Tennessee Vaccination Official Was Mailed a Dog Muzzle a Week Before Firing

Tennessee's top vaccination official was reportedly mailed a dog muzzle a week before she was fired from the state's health department.

Dr. Michelle Fiscus, who was fired from her position on Monday in what she believes was a politically motivated move, received a black dog muzzle inside a box with Amazon packaging at her office just a week before her termination, her husband, Brad, told The Tennessean.

He urged his wife to reach out to the state's homeland security department to investigate who sent the muzzle after she called him upon opening the box.

"Someone wanted to send a message to tell her to stop talking. They thought it would be a threat to her," Brad Fiscus told The Tennessean on Wednesday. "It was an obvious sign."

The Tennessee Department of Safety and Homeland Security told Newsweek that the agency is investigating Fiscus "being sent a muzzle."

Fiscus, a pediatrician, has alleged she was fired from her position as the medical director for vaccine-preventable diseases and immunization programs to appease GOP state lawmakers who were angry over her department's outreach efforts to vaccinate teenagers against COVID-19.

"It's just a huge symptom of just how toxic the whole political landscape has become," Fiscus told The New York Times on Tuesday. "This virus is apolitical—it doesn't care who you are or where you live or which president you preferred."

An internal report obtained by The Tennessean this week showed that the state's Department of Health has been dialing back efforts to vaccinate teens since June and is planning to halt all adolescent vaccination outreach for all diseases, amid pressure from Republican legislators.

The health department will stop all COVID-19 vaccine events on school property and no longer send postcards or notices to remind teens to get the second doses of their COVID-19 vaccines, according to the report. The decision to end vaccine outreach came directly from Health Commissioner Lisa Piercey.

Vaccine Official Dog Muzzle Fired COVID-19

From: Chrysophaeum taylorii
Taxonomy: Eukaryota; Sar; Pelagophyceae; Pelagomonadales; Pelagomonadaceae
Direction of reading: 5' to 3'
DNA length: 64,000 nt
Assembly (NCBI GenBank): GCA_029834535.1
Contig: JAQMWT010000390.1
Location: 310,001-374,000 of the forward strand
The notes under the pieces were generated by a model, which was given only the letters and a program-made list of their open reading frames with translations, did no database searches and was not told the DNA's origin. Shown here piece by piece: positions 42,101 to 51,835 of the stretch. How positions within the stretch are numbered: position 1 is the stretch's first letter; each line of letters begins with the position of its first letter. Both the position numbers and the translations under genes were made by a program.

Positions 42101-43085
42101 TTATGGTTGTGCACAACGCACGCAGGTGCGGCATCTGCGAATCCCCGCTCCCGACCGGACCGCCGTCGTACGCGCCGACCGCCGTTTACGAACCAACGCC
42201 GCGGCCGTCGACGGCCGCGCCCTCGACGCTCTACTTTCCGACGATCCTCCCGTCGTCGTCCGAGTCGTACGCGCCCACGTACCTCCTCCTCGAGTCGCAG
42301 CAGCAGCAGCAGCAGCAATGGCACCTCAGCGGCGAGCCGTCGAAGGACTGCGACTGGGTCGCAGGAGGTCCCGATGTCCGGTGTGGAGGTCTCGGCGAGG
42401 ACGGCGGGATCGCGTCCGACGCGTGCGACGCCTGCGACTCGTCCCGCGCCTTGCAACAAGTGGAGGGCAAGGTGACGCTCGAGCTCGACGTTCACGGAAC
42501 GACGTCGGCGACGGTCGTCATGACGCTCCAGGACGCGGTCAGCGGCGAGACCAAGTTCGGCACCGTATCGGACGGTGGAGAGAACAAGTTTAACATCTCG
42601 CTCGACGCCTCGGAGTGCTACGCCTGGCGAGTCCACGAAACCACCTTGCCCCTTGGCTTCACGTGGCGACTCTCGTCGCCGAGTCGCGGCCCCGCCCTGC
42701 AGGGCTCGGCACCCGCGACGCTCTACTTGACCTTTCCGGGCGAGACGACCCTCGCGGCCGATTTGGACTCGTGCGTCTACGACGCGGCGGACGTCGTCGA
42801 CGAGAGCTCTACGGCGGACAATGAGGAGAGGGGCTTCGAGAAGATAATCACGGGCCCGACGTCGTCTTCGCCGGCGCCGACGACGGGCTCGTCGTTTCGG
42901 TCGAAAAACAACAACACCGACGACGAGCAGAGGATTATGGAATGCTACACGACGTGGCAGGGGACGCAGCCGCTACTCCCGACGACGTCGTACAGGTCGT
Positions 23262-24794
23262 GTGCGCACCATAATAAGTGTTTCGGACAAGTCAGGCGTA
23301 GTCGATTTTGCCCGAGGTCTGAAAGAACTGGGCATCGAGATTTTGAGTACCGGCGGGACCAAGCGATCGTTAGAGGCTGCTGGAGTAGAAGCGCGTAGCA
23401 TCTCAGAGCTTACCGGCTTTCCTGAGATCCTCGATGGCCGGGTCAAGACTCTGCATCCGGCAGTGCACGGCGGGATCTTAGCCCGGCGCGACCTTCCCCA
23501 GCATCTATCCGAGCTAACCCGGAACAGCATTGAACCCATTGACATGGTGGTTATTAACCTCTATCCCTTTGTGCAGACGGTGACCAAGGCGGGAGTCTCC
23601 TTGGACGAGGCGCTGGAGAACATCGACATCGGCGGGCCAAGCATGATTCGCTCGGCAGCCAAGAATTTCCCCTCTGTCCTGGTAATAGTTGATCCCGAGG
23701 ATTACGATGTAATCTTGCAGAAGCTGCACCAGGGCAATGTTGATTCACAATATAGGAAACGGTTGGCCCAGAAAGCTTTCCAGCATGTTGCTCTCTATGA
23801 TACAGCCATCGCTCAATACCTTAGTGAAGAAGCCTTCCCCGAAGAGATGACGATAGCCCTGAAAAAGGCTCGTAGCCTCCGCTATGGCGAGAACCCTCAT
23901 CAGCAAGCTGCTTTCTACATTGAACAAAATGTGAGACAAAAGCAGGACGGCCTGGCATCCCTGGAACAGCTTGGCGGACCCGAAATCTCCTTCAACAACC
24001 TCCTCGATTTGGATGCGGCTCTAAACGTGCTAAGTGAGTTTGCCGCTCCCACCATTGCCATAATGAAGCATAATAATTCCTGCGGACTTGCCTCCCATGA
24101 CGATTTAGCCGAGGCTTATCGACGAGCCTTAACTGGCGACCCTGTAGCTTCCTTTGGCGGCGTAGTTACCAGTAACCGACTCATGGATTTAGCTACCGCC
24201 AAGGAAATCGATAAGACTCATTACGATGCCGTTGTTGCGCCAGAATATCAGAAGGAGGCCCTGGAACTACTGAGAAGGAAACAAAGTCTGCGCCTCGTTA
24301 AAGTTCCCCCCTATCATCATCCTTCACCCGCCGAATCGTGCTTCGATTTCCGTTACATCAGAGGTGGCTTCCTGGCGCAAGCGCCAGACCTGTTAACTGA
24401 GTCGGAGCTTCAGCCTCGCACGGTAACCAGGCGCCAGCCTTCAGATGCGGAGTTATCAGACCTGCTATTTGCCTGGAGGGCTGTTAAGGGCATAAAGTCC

Dr. Michelle Fiscus, Tennessee's top vaccination official, was reportedly sent a dog muzzle a week before she was fired from her job. Above, a COVID-19 vaccine is administered at a mobile clinic in Los Angeles on July 9. Frederic J. Brown/AFP

Under Fiscus' guidance, the department had initially put out public service ads alerting teens in Tennessee that they were eligible for the vaccine. Fiscus also distributed a memo that suggested some teenagers could be eligible without parental consent.

Fiscus said she had focused on vaccine outreach because her job had been to roll out vaccinations "across the state and to make sure that that was done equitably and in a way that any Tennessean who wanted to access that vaccine would be able to get one."

"I have now been terminated for doing exactly that," she told The Tennessean.

She said that her efforts to raise vaccine awareness had nothing to do with politics but rather with her medical background.

"I am not a political operative, I am a physician who was, until today, charged with protecting the people of Tennessee, including its children, against preventable diseases like COVID-19," she said in her statement.

Fiscus was not alone in her efforts to get vaccine jabs into the arms of teens. The federal government has also shifted its vaccination strategy to target the young and unvaccinated.

On Thursday, pop star Olivia Rodrigo, 18, visited the White House to join the Biden administration's efforts to encourage young people to get a COVID-19 vaccine.

"I am beyond honored and humbled to be here today to help spread the message about the importance of youth vaccination," Rodrigo said at a press conference. "I'm in awe of the work President Biden and Dr. [Anthony] Fauci had done and was happy to lend my support to this important initiative."

In a video posted to Biden's Instagram account, the singer told viewers, "It doesn't matter if you're young and healthy. Getting the vaccine is about protecting yourself, your friends and your family. Let's get vaccinated!"

As of Tuesday, about 25 percent of Americans aged 12 to 15 and about 37 percent of those 16 and 17 are fully vaccinated. These numbers are significantly lower than the 41.6 percent of Americans aged 18 to 24 who have been fully vaccinated and the national average of 48.1 percent.

In Tennessee, where Fiscus led vaccination efforts, those figures are even lower. State and federal data show that only 38 percent of Tennesseans are fully vaccinated against COVID-19.

Newsweek reached out to the Tennessee Department of Health for comment but did not hear back before publication.